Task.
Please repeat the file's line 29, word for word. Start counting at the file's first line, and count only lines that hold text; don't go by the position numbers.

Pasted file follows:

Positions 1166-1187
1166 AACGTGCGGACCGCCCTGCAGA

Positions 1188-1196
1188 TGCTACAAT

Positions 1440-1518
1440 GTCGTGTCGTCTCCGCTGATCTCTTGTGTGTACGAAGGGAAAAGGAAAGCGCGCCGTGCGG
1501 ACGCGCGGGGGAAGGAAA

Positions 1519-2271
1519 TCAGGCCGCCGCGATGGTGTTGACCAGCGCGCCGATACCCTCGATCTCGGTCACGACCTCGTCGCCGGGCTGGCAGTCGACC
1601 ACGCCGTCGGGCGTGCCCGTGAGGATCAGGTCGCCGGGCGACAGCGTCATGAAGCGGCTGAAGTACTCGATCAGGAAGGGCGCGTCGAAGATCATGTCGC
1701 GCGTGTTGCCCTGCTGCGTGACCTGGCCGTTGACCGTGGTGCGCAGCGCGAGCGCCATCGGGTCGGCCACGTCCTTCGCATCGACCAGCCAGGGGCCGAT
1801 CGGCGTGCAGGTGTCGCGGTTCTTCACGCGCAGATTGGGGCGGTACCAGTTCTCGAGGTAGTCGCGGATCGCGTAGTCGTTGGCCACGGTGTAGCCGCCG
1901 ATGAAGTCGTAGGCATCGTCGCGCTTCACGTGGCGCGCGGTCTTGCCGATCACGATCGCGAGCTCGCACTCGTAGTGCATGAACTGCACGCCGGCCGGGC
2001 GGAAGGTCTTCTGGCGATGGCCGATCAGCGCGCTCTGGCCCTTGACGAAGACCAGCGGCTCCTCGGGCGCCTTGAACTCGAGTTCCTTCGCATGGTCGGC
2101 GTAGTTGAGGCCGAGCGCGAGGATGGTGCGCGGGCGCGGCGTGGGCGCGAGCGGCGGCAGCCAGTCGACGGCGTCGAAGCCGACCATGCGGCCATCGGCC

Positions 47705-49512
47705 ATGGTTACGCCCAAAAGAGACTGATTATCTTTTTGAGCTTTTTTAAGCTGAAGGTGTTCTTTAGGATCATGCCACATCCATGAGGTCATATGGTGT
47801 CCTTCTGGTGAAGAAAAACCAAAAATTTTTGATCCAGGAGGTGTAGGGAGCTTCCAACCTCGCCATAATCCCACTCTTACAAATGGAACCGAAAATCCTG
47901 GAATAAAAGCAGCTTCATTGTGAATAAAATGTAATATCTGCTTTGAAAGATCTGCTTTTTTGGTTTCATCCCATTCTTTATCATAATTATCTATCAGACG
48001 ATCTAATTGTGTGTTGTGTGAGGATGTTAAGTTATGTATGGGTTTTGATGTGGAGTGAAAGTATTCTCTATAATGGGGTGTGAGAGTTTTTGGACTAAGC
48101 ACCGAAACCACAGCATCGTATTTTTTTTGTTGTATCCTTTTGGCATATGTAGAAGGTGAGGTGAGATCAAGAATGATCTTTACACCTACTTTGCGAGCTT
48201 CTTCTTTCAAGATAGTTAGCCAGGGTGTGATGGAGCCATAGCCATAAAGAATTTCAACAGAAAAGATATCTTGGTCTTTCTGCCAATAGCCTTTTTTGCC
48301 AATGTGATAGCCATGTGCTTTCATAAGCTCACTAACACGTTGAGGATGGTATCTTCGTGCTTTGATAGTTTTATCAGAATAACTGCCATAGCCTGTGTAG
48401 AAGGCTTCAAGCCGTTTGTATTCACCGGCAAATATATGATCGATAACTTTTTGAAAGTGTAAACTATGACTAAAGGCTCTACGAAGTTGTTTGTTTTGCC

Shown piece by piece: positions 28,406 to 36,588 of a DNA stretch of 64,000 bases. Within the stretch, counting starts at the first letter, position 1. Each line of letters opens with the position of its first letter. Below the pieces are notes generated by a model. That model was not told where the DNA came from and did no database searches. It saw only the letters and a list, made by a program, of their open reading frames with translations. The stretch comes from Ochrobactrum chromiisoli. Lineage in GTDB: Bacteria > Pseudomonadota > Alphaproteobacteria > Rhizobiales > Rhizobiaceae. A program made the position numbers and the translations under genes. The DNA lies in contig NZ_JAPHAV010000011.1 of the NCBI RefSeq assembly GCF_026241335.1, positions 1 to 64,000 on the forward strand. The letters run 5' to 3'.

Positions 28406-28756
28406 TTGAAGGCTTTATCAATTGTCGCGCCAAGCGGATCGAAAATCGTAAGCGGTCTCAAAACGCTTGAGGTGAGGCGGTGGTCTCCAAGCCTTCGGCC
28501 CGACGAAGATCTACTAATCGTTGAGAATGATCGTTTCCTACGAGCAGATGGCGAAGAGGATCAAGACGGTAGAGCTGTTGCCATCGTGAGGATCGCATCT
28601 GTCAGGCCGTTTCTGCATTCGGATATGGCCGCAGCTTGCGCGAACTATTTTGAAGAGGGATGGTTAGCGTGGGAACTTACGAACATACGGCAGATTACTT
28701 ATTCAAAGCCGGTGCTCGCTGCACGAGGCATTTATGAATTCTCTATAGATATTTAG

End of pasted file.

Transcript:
28601 GTCAGGCCGTTTCTGCATTCGGATATGGCCGCAGCTTGCGCGAACTATTTTGAAGAGGGATGGTTAGCGTGGGAACTTACGAACATACGGCAGATTACTT